A team led by University of Cincinnati biologist Annette Stowasser studied the twelve-eyed larvae of Thermonectus marmoratus, the sunburst diving beetle. At least four of the larva’s twelve eyes feature bifocal lenses, and the research marks the first time bifocal lenses have been discovered in nature.
As in the case of human eyeglasses, the bug bifocals are used to switch the larva’s focus from close up to far away, effectively giving them “two eyes in one” and helping them better snatch prey. The larva lose the bifocals once they morph into adults, however.
The discovery is another look at God’s clever designs—created thousands of years before humans invented similar technology. And while many scientists “can’t believe their eyes” at how evolution could generate such complexity, creationists see the master Designer at work.
Was Charles Darwin wrong? A few headlines this week have made the claim, but the news isn’t anything that will thrill creationists.
Darwin’s big error, according to a new study published in Biology Letters, was in arguing that competition between organisms is the most important force in evolution. The idea—often cast as “survival of the fittest”—is that in a dog-eat-dog world of scarce resources, carnivory, disease, and other dangers, all but the most fit will be killed off. This constant competition and the elimination of less fit (“less evolved”) species, the argument goes, moves evolution forward.
But the new study emphasizes the role of an organism’s “living space,” which includes the overall availability of food as well as the size of a population’s habitat. When an animal group gains access to new living space—especially an area unoccupied by other animals—evolution kicks into high gear. The team, led by the University of Bristol’s Sarda Sahney, came to the conclusion from a study of fossil diversity.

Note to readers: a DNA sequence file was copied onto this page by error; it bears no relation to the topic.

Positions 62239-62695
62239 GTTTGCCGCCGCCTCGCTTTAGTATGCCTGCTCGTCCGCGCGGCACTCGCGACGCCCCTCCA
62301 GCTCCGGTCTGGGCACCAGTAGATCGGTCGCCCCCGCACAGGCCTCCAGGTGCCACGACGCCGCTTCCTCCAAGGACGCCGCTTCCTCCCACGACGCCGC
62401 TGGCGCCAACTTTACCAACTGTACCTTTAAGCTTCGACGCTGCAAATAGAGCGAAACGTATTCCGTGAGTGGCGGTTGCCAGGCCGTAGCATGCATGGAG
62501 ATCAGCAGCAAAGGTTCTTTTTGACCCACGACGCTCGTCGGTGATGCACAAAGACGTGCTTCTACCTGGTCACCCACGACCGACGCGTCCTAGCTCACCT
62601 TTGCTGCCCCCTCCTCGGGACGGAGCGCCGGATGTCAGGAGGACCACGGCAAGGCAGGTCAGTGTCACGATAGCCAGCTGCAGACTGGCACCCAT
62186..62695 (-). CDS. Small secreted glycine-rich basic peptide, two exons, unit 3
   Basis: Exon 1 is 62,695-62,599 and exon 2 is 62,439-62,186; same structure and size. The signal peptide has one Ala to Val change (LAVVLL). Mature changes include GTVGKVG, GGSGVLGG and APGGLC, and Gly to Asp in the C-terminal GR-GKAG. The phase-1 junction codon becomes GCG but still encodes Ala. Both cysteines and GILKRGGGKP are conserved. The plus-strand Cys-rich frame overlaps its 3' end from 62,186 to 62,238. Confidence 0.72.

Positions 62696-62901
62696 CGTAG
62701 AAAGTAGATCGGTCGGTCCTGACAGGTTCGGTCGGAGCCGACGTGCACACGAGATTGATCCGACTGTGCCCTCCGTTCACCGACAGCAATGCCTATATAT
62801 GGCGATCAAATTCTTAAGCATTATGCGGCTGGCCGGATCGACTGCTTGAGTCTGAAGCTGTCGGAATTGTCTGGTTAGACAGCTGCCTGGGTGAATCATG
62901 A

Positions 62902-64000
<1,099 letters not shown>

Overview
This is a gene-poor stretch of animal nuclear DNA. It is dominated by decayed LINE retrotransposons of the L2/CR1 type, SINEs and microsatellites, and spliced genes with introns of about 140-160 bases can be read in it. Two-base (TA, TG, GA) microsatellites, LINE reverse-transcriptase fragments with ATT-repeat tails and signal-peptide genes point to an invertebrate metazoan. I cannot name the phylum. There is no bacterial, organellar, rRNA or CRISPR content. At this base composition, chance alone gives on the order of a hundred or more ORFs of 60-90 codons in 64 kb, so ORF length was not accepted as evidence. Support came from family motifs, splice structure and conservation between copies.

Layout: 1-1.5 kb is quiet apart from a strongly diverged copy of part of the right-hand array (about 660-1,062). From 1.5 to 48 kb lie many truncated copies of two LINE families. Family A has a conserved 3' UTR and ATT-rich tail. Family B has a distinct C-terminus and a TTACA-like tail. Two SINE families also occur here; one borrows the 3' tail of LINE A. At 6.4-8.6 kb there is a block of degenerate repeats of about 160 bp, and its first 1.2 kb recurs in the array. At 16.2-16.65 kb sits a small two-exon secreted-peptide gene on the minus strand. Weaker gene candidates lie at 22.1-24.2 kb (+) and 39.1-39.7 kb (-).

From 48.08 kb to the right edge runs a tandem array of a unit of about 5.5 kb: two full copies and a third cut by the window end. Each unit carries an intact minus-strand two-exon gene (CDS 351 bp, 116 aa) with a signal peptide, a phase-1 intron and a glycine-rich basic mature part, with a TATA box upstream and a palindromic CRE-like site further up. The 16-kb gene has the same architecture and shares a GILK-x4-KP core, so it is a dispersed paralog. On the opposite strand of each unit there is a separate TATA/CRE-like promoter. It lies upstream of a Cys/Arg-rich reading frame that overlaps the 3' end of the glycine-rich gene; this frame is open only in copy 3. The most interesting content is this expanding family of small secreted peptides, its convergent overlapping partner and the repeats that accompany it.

As an example, the team points to the supposed evolutionary rise of mammals, which happened as the dinosaurs died off (thereby vacating their “living space”). Team member Mike Benton explains,
“Even though mammals lived beside dinosaurs for 60 million years, they were not able to out-compete the dominant reptiles. But when the dinosaurs went extinct, mammals quickly filled the empty niches they left and today mammals dominate the land.”
While the theory is academically interesting, the scientists have presupposed evolution—interpreting fossil history as a record of millions of years of evolution, rather than as (largely) the record of a single, catastrophic, earth-wide Flood year. Beyond that, the connection between an organism’s living space and its diversity can be explained more concisely as the working of natural selection combined with an understanding of genetics—principles that both evolutionists and creationists accept and that can be observed in the present.
Finally, as we mentioned above, a few media outlets had headlines with somewhat irresponsible wording, claiming, vaguely, that “Darwin was wrong.” While a cursory examination shows that the research has nothing to do with the creation/evolution controversy, the headlines were objectionable enough for a blog response from the National Center for Science Education’s Steven Newton. He uses the media flap as an occasion to take a swipe at Answers in Genesis, claiming (as if we would agree) that we attack evolution “for reasons outside of science.”
Are feather lice—like peppered moths—a black-and-white example of evolution in action?